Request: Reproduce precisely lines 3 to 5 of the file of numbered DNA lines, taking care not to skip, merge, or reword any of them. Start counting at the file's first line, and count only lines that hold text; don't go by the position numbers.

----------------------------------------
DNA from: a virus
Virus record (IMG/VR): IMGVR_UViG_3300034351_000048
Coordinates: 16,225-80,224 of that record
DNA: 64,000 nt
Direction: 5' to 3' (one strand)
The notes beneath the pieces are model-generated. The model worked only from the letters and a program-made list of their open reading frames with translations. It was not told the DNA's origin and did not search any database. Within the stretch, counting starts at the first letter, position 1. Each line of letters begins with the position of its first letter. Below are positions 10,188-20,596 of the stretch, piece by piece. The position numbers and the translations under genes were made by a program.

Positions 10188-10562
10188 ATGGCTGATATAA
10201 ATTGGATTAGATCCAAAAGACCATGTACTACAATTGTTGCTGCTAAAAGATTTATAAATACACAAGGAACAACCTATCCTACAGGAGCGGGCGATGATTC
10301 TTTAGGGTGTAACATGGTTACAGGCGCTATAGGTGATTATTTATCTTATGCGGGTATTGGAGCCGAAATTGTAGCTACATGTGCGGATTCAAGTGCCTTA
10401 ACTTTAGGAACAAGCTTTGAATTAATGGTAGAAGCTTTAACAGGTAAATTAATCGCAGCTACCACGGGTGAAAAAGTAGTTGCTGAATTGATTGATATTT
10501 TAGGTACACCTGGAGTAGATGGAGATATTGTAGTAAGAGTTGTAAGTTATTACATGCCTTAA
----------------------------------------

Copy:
Coordinates: 16,225-80,224 of that record
DNA: 64,000 nt
Direction: 5' to 3' (one strand)